The heat source for this process is a chemical reaction resulting from the combustion of acetylene with oxygen. This is an exothermic reaction in which equal volumes of acetylene and oxygen supplied by the blowpipe react to produce carbon monoxide, and hydrogen as products of the first stage of combustion. The reaction is as follows:-
Fig. 6 The Oxy-Acetylene flame
Theoretically, equal volumes of oxygen and acetylene are supplied to the blowpipe.
In Stage 2, the carbon monoxide burns and forms carbon dioxide, while the hydrogen which is formed from the action in Stage 1, combines with oxygen to form water. The combustion is therefore complete and carbon dioxide and water (turned to steam) are the chief products of combustion.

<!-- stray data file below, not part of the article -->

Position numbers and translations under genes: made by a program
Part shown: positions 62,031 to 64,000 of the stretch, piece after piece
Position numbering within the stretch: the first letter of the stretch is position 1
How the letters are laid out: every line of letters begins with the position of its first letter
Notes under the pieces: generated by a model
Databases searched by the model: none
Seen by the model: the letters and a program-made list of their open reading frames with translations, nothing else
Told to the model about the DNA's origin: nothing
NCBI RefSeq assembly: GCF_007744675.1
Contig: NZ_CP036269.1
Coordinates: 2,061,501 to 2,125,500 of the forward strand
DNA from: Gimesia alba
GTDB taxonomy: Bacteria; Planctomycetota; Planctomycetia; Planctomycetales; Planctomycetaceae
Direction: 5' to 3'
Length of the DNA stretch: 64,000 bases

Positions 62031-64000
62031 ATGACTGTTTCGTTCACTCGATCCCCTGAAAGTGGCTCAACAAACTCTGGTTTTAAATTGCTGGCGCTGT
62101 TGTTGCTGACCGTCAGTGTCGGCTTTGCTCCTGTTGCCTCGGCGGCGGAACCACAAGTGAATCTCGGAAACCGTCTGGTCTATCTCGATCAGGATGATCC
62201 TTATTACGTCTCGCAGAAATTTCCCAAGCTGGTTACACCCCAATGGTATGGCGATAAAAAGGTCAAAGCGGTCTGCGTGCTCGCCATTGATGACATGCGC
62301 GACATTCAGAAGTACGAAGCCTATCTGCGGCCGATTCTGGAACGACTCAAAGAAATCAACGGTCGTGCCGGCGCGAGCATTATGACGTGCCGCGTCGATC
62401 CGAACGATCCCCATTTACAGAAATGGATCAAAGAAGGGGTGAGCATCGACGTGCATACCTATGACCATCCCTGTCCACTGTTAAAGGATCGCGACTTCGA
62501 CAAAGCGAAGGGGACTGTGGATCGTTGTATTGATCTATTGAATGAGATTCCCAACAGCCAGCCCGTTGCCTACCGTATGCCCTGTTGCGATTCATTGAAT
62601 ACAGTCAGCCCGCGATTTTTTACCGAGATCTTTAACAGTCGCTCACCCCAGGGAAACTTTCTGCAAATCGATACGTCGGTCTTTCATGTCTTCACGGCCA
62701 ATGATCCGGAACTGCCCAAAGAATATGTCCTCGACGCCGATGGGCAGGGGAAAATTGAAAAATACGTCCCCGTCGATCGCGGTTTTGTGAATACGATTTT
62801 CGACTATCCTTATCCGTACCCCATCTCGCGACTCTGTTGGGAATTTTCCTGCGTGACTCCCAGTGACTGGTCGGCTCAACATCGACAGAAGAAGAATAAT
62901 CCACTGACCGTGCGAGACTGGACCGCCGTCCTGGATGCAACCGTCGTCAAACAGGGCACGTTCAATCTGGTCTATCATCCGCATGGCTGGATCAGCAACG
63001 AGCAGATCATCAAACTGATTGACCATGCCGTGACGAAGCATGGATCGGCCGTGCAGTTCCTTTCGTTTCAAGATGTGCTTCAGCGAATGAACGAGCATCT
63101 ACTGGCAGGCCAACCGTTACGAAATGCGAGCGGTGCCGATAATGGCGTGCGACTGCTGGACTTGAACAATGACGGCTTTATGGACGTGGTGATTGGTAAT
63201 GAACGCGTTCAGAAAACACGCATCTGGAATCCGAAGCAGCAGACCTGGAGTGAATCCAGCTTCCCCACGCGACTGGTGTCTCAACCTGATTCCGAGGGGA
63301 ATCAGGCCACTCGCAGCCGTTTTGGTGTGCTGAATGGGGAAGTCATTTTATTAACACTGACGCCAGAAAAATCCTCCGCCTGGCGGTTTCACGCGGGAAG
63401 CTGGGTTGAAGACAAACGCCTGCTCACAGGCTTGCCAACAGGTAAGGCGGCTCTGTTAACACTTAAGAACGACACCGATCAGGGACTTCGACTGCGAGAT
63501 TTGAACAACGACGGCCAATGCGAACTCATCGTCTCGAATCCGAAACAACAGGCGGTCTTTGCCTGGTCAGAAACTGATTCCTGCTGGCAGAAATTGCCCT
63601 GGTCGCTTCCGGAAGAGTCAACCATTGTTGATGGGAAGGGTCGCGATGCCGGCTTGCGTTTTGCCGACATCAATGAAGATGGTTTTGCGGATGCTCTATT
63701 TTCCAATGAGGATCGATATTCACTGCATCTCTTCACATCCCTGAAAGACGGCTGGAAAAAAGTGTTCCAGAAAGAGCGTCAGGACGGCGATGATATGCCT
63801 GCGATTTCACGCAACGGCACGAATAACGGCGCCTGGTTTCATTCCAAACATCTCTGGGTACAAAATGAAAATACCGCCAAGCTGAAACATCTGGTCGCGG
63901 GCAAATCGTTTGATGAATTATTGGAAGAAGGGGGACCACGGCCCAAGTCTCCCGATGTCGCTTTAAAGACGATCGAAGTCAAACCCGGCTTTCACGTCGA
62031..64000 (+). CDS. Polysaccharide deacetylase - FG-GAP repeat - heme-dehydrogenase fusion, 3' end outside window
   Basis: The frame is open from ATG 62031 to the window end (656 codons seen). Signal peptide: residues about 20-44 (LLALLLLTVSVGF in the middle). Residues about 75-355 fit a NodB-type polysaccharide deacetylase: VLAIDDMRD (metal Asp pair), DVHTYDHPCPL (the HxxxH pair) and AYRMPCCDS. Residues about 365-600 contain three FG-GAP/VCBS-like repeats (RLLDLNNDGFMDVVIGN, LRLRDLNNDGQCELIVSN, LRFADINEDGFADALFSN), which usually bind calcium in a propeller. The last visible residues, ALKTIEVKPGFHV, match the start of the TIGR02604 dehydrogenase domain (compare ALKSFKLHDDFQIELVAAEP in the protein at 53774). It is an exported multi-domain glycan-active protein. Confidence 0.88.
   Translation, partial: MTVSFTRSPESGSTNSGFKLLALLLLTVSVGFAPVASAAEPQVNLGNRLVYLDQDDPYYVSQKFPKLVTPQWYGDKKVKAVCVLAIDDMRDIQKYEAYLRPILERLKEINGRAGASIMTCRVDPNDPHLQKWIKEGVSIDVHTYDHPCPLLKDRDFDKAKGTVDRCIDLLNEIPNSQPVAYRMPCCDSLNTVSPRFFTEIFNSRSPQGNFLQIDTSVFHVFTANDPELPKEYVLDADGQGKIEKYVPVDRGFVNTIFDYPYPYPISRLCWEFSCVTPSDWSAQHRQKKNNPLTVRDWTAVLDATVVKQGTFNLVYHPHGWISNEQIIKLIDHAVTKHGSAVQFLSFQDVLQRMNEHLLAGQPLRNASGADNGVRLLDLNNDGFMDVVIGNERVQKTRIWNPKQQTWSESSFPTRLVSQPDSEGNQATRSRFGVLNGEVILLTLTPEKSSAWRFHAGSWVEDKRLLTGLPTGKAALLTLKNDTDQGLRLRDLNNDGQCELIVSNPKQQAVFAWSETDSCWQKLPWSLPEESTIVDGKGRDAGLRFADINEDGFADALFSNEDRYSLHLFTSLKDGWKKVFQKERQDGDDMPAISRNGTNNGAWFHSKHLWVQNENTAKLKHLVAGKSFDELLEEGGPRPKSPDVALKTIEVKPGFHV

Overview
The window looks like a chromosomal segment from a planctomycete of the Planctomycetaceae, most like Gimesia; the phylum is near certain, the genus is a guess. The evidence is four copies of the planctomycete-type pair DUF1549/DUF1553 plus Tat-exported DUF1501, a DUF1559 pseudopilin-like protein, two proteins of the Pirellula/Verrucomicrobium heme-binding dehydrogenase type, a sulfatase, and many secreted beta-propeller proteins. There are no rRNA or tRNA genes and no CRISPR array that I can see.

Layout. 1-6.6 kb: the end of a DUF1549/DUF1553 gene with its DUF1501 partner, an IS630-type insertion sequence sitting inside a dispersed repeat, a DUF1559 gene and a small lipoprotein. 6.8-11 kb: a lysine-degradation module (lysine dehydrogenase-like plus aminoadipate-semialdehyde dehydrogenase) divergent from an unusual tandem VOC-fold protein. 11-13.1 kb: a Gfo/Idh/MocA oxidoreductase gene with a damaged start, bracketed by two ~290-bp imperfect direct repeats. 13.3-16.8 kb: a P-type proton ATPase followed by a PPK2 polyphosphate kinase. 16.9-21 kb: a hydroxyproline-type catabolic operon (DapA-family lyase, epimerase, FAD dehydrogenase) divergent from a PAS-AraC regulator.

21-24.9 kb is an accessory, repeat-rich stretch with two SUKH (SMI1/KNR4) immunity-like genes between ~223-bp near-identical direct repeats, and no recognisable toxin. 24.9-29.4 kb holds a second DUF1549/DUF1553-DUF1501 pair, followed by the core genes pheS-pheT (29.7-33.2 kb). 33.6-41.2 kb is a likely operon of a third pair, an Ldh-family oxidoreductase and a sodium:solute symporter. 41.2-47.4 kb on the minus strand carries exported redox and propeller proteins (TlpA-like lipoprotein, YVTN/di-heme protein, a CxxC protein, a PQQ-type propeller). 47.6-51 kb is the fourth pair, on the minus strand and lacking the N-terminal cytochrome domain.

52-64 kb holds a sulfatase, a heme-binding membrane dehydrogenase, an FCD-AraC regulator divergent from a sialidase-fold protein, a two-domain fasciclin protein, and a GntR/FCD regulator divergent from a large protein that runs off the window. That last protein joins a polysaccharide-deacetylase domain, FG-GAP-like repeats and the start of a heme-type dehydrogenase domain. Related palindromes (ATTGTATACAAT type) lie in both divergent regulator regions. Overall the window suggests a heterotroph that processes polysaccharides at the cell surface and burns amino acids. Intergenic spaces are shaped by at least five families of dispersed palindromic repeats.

This produces a flame temperature of approximately 32000°C.
Oxy-Acetylene Flame Types
As the supply of oxygen to the blowpipe is further increased, the flame contracts and the white cone becomes clearly defined, assuming a definite rounded shape. At this stage approximately equal quantities of acetylene and oxygen are being used and combustion is complete, all the carbon supplied by the acetylene is being consumed and the maximum heat given out. The flame is now neutral, and this type of flame is the one most extensively used by the welder, who should make himself thoroughly familiar with its appearance and characteristics.